Best Practice #3: ESXTOp (Memory)
If you missed my first post on ESXTOP, it includes how to get started if you a new to the utility.
Once you are in the Memory monitoring section, press F to customize the fields that are being shown. Choose to show MCTL and NUMA, which I will explain in a moment, by scrolling down and highlighting them (you can use the o key to change the order if you like) and then press the space bar to check each line you want shown (or uncheck, as the case may be).
What to Check
Check for memory overcommitment on host.
Check for memory overcommitment on host.
Check for VMs with large memory entitlements.
%SW— is the world Swap rate. %SWR/s is the current swap rate to/from the vswp file in terms of the percent of pages per second. %SWCUR is the historical swap rate, ranging from last power on (from power off state—not just a soft reboot) until now. %SWWAIT indicates whether or not the host is waiting to swap memory pages. Basically, if any of these %SW— metrics is greater than zero, you have memory overcommitment issues, and you will see a corresponding sluggishness in some or all of your VMs, depending upon their configuration.
%MCTLSZ is the world Memory Balloon rate. If you are experienced in ESXi, you will notice that the name of this metric is the name of the ballon driver: mctl, which is the VMM memory controller. As its name suggests, this metric indicates the balloon rate of memory pages per second reclaimed from the guest OS in order to supply active memory to other VMs. Any metric over the threshold of zero indicates memory overcommitment—which may not be affecting performance, and may, in fact, be by design, depending on the host configuration and the business requirements—and should be monitored carefully.
N%L is the world NUMA locality percentage rate. I have already written about the importance of NUMA locality, so I won't cover that again (or read the link to refresh yourself). This metric provides the percentage of NUMA locality for each world. Ideally, this would be 100%, however, because each world runs process through the CPU scheduler and other kernel worlds, it is likely that you will only see 98–99% on VMs.
A couple of things about this, however. 1) Depending upon the virtual machine and the hardware, you may have no choice at the moment but to space NUMA nodes; that's okay, just note it so that you can plan properly for future purchases. 2) Different workloads are more or less tolerant to microsecond latency within the memory paging system. So you might have a VM that is performing just fine (i.e., no one is complaining about it) and it's locality might be <80%; again just be aware of it. 3) Large SMP virtual machines that have to span physical processors will therefore also span physical NUMA nodes, and because of that the VMM will attempt to keep memory local to that CPU on the local node. So you may see a very low number on NUMA locality, but in reality that is a good thing because the VMM is keeping the memory pages resident to the processor scheduling them, which in turn provides more optimum performance (i.e., the pages are not traversing the processor interconnect).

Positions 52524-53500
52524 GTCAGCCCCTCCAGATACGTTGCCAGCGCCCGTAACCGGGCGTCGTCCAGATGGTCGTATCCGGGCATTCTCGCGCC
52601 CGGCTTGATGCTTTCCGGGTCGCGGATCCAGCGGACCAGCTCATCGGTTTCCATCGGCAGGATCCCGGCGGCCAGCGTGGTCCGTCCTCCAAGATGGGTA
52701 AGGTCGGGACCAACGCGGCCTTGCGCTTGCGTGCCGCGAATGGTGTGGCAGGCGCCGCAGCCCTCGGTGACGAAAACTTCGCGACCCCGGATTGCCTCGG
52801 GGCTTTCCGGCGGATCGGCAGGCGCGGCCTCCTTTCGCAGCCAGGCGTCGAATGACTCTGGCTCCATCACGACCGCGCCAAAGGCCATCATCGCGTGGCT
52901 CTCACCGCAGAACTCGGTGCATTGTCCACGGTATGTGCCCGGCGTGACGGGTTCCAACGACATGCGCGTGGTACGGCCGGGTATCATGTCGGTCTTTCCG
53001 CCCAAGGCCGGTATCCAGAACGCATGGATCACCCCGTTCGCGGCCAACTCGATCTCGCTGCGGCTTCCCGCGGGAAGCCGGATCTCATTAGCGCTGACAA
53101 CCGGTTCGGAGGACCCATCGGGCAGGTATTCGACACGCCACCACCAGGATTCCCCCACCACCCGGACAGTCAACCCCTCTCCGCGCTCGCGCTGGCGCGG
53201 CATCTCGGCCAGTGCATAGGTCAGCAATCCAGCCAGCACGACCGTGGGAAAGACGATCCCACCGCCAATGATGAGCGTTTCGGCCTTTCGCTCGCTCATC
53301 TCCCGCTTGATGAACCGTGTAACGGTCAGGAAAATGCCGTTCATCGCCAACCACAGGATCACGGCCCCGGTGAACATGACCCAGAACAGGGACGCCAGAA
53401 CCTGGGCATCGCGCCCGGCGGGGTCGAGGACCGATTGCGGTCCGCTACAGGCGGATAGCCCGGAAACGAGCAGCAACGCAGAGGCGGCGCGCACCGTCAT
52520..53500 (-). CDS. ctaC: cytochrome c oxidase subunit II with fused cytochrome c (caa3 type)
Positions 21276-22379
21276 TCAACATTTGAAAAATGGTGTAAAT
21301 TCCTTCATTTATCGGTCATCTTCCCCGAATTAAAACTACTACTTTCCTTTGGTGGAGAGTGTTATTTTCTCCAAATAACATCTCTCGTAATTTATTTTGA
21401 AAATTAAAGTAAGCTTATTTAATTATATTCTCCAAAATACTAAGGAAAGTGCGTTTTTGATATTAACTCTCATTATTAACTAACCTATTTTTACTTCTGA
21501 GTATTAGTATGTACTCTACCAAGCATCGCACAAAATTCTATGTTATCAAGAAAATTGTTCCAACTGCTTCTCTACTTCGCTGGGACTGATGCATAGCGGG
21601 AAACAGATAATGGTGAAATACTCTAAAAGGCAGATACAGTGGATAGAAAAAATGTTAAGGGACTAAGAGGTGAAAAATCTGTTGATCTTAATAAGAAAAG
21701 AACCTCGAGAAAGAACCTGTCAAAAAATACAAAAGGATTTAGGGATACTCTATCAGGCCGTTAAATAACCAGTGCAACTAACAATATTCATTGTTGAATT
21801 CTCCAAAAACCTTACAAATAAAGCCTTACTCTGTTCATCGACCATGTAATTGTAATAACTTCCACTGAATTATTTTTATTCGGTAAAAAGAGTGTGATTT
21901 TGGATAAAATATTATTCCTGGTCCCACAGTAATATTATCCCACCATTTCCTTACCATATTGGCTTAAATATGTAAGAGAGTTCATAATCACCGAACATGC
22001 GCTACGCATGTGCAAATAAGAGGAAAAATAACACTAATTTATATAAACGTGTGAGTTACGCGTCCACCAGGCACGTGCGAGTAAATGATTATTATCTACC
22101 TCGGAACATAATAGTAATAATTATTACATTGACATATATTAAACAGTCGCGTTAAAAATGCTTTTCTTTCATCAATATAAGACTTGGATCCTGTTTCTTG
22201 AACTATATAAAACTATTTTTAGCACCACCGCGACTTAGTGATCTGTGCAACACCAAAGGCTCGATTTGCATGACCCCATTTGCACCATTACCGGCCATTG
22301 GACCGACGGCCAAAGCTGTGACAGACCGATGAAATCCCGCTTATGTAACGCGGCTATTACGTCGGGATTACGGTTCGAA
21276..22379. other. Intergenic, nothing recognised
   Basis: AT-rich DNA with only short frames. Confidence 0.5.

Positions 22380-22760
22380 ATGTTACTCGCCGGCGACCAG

You can check which nodes are actively being accessed by each VM under GST_ND#, where the # is the number of the local NUMA node. In the case below, there are only two NUMA nodes as there are only two physical sockets.
Note: This is just a small ESXi host with a couple of VMs on it, a few vSMP and a few configured for only a single vCPU.
Finally, our N%L NUMA Locality is also good; everything is about 98%, which is awesome! And we are also see which processes are running on which NUMA nodes, which is also good. But how is it that the first VM shows 100% locality but has values on both GST_ND0 and GST_ND1? The answer is above: the VMM is making sure the memory pages are remaining local to each physical processor, and this particular VM has 4 vCPUs spanning two sockets. So the VMM is doing its job to properly align page writes to the pCPU that is writing them.
Well, that's it! Happy troubleshooting, and stay tuned for the next installment where we will look at ESXTOP and Network metrics.